By Catherine Arnst
While the U.S. presidential candidates argue about how best to overhaul the problem-plagued U.S. healthcare system, Xerox is already doing it – developing advanced technological solutions to costly health system problems such as hospital-acquired infections and safe monitoring of premature infants. At the Xerox Research Centre Europe (XRCE) in Grenoble, France, researchers are combining advanced computer vision technologies, sophisticated algorithms and artificial intelligence techniques in ways that not only allow computers to “see,” but understand and analyze what they are seeing in ways that can make healthcare safer and more efficient.
During a day of demonstrations on Oct. 3 at XRCE for the international press and industry analysts, principal scientist Dr. Raja Bala explained how Xerox is protecting fragile, infection-prone premature infants by developing a system that constantly monitors their vital signs – without making contact. Currently, the heart rate and other vital signs of newborns in an incubator are monitored by placing electrodes on their paper-thin skin or attaching sensors to an ear or fingertip. Bala’s team has developed a system that trains an overhead video and thermal camera on the infant to obtain accurate pulse measurements, breathing and body temperature. Xerox applies patented methods that combine and analyze the video streams coming out of the two cameras to determine the baby’s vital signs. “The secret sauce is the image processing software – that’s where the real innovation comes in,” said Bala. The system is currently being tested in a hospital in India, and Bala envisions it being deployed in a number of difficult medical environments.
XRCE is also deploying text and image mining techniques against hospital acquired infections (HAI), which affect five to 10 percent of patients in Europe. HAIs cause 50,000 deaths in Europe and 99,000 in the U.S. every year. Scientists at Xerox have been working with French medical researchers for four years to develop a system that can read and analyze medical records, and search for specific terms, sequences of facts, drug names and how they are linked to determine if a hospital patient may have contracted an infection. Because each patient’s information is unique, the system must be able to sift through all of this data and place it in context to make the right call.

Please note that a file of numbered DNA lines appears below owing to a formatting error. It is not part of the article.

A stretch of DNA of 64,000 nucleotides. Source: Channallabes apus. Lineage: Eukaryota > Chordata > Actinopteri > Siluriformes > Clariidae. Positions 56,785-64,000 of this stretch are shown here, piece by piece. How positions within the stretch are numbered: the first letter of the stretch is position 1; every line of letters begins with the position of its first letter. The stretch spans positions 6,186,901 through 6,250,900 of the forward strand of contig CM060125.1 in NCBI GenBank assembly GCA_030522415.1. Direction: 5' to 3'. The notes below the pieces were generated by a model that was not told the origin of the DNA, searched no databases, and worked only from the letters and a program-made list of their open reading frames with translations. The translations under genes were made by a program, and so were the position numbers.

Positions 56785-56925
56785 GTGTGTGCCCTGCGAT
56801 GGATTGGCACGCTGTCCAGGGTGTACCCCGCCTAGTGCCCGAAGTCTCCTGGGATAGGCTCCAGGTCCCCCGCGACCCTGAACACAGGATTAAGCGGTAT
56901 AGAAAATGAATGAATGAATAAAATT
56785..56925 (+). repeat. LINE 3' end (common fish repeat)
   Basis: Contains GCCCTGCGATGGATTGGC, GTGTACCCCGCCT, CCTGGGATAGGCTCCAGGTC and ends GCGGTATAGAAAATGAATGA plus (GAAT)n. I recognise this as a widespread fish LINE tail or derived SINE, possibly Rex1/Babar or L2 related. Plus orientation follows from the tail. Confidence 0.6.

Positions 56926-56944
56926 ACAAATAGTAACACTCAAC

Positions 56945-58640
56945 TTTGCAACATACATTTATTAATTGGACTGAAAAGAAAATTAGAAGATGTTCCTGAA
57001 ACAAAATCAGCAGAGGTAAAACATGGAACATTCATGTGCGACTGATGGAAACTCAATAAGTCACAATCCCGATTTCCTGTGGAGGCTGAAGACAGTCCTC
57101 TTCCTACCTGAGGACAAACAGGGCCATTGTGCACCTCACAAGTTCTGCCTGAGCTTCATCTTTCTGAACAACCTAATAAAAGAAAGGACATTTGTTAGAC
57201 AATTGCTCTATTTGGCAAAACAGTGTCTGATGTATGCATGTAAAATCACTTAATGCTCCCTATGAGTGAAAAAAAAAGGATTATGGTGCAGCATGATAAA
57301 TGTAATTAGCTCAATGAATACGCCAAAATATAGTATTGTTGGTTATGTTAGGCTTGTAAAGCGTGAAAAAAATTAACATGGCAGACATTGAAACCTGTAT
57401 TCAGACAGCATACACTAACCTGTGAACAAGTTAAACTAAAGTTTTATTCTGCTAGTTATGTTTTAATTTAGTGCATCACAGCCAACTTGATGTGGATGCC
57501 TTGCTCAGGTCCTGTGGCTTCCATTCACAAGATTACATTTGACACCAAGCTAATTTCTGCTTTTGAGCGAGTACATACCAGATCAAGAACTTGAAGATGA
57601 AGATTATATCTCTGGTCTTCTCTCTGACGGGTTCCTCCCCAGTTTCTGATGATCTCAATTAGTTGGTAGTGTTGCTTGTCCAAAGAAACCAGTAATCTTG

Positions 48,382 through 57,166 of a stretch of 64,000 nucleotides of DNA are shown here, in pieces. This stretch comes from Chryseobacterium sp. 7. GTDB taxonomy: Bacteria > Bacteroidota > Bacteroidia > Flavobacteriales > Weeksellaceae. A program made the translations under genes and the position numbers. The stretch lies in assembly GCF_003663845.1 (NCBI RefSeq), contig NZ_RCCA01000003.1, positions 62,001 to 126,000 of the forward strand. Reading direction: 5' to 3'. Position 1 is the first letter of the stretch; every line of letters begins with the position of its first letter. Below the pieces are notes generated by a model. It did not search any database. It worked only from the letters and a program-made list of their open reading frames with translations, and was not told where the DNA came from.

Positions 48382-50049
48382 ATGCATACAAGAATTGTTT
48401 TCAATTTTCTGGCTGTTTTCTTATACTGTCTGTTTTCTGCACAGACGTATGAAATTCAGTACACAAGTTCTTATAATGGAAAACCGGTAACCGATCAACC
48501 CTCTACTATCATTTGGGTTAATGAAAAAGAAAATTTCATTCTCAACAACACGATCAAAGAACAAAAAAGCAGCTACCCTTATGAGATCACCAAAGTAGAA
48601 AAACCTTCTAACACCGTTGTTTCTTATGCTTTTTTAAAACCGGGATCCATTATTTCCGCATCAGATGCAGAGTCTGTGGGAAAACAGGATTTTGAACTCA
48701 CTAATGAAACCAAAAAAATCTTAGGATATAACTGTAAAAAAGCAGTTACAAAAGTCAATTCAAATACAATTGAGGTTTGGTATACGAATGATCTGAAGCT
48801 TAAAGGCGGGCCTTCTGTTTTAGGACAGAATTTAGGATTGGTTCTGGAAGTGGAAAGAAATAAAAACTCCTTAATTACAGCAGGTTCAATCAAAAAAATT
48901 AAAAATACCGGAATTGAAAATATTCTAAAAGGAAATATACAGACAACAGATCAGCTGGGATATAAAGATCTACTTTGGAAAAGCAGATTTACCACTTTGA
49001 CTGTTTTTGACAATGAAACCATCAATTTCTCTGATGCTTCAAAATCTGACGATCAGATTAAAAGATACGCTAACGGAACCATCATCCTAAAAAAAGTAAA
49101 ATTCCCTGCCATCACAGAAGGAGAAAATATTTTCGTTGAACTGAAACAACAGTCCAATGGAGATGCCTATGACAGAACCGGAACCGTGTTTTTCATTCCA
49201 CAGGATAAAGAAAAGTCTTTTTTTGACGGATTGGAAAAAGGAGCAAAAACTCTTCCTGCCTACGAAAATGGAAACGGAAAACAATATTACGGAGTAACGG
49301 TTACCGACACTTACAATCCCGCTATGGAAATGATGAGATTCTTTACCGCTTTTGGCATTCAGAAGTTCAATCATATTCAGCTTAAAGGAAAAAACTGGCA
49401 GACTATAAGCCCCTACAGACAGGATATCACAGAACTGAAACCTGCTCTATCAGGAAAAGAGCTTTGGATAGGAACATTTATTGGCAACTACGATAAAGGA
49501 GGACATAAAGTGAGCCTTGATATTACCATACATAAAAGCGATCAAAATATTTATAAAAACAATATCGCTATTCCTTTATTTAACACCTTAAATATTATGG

If the system recognizes that a patient may be at risk, it alerts hospital staff so they can treat the infection quickly, and take measures to prevent it from spreading. In one test, it analyzed 815 patient records and accurately identified HAIs 87 percent of the time. The system is currently being piloted in a French hospital with an evaluation expected for the end of the year.
Dr. Monica Beltrametti, Xerox Chief Services Research Officer and VP and Centre Manager of XRCE, said such systems are making healthcare services the fastest growing segment of Xerox’s business. “Text mining combined with visualization and artificial intelligence can revolutionize this field,” said Beltrametti.
Catherine Arnst is an award-winning freelance writer and editor specializing in medicine and science, and was previously Senior Medical writer for BusinessWeek magazine.
Note: Catherine Arnst filed this content as a paid contributor to Xerox. The content is the author’s opinion and does not necessarily reflect the views of Xerox.